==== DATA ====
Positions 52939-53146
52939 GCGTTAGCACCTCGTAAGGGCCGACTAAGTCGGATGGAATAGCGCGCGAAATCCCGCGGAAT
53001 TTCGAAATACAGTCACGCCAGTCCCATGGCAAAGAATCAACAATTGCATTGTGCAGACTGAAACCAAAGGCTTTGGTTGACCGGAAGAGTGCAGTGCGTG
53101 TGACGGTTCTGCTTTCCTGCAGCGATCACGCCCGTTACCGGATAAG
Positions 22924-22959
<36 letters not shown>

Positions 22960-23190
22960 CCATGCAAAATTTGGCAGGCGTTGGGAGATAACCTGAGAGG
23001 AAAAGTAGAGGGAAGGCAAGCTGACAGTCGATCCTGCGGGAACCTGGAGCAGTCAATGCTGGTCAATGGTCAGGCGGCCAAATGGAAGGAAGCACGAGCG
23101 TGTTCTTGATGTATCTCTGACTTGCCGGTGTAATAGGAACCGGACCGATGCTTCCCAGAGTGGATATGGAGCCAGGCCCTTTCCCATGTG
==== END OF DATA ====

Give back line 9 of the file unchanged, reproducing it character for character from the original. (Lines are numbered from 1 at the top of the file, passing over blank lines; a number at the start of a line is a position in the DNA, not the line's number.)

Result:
23001 AAAAGTAGAGGGAAGGCAAGCTGACAGTCGATCCTGCGGGAACCTGGAGCAGTCAATGCTGGTCAATGGTCAGGCGGCCAAATGGAAGGAAGCACGAGCG